|Charlotte Amos Summary Good 92
Article Review Analysis Good
February 6, 2011 Grammar OK
In the article titled “Second Isaiah Lands in Washington, D.C.: Martin Luther King, Jr.’s ‘I have a dream’” as a Biblical Narrative and biblical hermeneutic. Keith Miller examines Dr. Martin Luther King Jr.’s most memorable speech, the “I Have a Dream” speech which was delivered at the March on Washington in Washington D. C. in 1963. This particular speech is taught more often in schools and universities than any other speech. Even though this is an ever popular speech, it has not and is not understood by the students, teachers or the public who reads the words of the speech or hear the play of Dr. King’s eloquent oratory delivery. Keith Miller states that “I Have a Dream” and Dr. King’s other sermons or speeches have never been treated as biblical hermeneutic (interpretation). In preparation for hundreds of sermons, Dr. King was constantly sifting through passages and interpreting the Bible. In many of his speeches, especially those most recognizable, Dr. King was making scripture explicitly clear.
Dr. King’s approach to the Bible was not casual and entailed a tremendous amount of Bible study. In the “I Have a Dream” speech, Dr. King takes a biblical narrative and applies it to modern times through careful exegesis of the scripture. According to James Cone, among the blacks a separate faith emerged in the U.S. Black Christian’s could not accept that the God of the Exodus, God’s prophet, nor Jesus would condone the injustices perpetuated by their white counterparts. Dr. King took the narrative from the Bible, the Exodus, and applied it to a then current situation in which a people found themselves in oppressive situations through no fault of their own. Albert Raboteau stated: “Exodus functioned as an archetypal myth for the slaves” for whom the “sacred history of God’s liberation of his people would be or was being reenacted in the American South”. African American from the signing of the Emancipation Proclamation continued to relate to the sufferings of the Hebrews. This identification extended into the 1950’s and 1960’s. Oftentimes, Dr. King would insert modern characters into the script of the biblical narrative, particularly the Exodus. Dr. King skillfully pictured African Americans as breaking loose from the grips of Egypt until the Red Sea was crossed in expectation of their wilderness exploration.
Many of those who heard “I Have a Dream” had undoubtedly read the Bible attentively and conscientiously. Those who heard Dr. King’s oration noticed his carefully chosen and deliberately placed quotations. They were very noticeable because they were passages that were familiar and treasured. Dr. King also pointedly called attention to each quotation by strategically inserting them throughout his speech. Dr. King’s use of Amos’ 5:24 was a call for the same Mosaic justice that Amos demanded. Though the use of the words used by Amos, Dr. King calls upon Amos’ display of God’s concern for all people. Dr. King did not just use Amos, but also Isaiah for the scriptural backdrop of his message. His scholarly approach and vivid insight into the scriptures allowed him to use one of Amos few prophecies of hope. While avoiding Amos’ many more declarations of devastation. For the Christian listeners, the recurrence of Second Isaiah’s words in three of the gospel text only highlights and expands their significance. Dr. King’s use of Second Isaiah and Luke illustrates that the Exodus should not be understood literally involving the physical movement of a people from one physical place to another. He views the Exodus as imaginative, not literal.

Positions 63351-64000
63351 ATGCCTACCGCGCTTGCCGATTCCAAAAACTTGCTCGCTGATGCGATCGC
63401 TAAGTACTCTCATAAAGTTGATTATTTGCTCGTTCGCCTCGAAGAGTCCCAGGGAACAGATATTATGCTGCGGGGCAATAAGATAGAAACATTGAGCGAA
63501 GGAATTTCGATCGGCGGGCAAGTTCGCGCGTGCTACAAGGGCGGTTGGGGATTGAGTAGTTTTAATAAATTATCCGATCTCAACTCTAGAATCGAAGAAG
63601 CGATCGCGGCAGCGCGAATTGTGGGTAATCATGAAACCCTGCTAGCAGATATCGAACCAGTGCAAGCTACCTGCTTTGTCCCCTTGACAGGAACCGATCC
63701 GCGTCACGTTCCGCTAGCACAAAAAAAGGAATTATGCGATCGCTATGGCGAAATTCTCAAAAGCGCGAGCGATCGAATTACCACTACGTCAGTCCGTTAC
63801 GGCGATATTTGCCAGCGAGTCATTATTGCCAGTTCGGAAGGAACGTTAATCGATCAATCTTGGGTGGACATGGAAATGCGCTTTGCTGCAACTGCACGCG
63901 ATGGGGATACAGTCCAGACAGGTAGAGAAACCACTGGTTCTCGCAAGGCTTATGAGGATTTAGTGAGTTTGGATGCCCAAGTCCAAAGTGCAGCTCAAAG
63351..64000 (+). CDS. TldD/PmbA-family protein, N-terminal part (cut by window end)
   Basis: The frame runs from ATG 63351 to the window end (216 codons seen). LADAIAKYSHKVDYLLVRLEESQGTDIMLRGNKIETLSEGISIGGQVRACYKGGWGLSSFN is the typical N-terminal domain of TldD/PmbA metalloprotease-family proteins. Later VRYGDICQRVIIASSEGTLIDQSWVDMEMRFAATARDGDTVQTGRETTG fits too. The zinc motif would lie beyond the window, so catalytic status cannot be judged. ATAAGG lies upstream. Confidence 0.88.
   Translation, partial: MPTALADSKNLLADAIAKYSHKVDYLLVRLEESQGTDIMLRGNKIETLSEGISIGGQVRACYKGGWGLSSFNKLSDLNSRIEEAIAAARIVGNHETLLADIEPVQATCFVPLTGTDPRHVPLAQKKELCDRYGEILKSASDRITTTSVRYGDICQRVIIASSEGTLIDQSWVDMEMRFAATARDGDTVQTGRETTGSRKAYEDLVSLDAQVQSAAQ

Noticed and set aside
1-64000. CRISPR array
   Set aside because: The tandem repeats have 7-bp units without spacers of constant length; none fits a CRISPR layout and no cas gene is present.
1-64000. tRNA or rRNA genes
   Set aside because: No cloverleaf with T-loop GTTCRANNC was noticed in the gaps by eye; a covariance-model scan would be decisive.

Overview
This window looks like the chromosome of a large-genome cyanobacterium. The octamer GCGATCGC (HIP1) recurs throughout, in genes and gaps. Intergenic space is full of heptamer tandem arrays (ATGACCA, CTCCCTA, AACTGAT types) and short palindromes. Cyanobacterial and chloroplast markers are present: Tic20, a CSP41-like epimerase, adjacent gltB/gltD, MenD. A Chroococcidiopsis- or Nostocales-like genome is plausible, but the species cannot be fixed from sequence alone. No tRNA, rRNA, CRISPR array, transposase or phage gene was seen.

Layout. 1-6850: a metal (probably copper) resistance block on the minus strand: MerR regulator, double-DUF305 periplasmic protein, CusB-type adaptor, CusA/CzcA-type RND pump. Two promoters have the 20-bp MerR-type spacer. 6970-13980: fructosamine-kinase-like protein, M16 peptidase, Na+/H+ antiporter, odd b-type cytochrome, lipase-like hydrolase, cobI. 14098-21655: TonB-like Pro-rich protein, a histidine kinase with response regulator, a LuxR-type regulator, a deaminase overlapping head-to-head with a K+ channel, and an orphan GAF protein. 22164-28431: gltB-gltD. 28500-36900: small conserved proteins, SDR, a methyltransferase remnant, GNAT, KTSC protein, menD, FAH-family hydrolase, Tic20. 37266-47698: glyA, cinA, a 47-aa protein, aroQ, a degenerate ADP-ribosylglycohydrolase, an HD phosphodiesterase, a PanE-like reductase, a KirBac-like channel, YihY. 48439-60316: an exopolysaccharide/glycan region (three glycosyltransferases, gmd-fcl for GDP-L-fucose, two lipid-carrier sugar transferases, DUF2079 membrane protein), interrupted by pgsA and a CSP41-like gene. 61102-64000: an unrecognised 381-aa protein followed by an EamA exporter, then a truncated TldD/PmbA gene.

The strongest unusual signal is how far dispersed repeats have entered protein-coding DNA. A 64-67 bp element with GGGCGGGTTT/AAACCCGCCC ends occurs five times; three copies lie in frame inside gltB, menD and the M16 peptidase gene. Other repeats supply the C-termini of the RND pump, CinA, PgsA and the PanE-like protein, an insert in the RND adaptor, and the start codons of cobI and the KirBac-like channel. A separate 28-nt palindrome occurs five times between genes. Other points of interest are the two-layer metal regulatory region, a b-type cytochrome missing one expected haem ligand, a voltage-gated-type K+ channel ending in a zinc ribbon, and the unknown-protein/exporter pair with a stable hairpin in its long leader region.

Dr. King steadfastly held the position that Exodus/Babylonian narratives are not fundamentally tales about the past. He also affirms that the Bible intentionally reflects the past because it is necessary in the fulfillment of its primary goal of present analysis and possible projection of a future. Although fairly unnoticed, Dr. Kings’ biblical hermeneutic/interpretations anticipated and inspired the liberation theologies and liberator biblical hermeneutics that appeared shortly after his death. Many would benefit if the examination of “I Have a Dream” was encouraged as part of the Civil Rights struggle of the 1950’s and 1960’s as part of the African American Experience. Further examination will uncover how Dr. King crushed indifference and challenged the closed minds as he brought back to life the communicative relation among biblical authors.
I am inclined to agree with Keith Miller that Dr. Martin Luther King Jr.’s speeches are treasures to be studied. Through intentional study of his writings with an open mind would cause one to be in awe of his oratorical skill, knowledge of scripture, and the wisdom to apply that wisdom accurately. The use of the Exodus in illustrating the plight of the African American in America is an accurate portrayal and skillfully applied to make the situation vividly clear. In reading or hearing the words of his speech, a person familiar with the Bible would know that Dr. King is not a casual reader of the Bible and his hermeneutical skill is beyond question. Knowing the scriptures and being able to rightly divide the Word are two different things. Dr. King strategically and properly used the Word of God to get his message across and restate his message. Being familiar with Dr. King’s speeches and the passages he used in his messages, I would say that a careful examination of Dr. King’s messages would serve to give insight into the plight of African Americans, and what the Word of God has to say. Careful, intentional, and deliberate examination of “I Have a Dream” will spiritually bless whoever embarks on the journey in the study of Dr. King’s messages.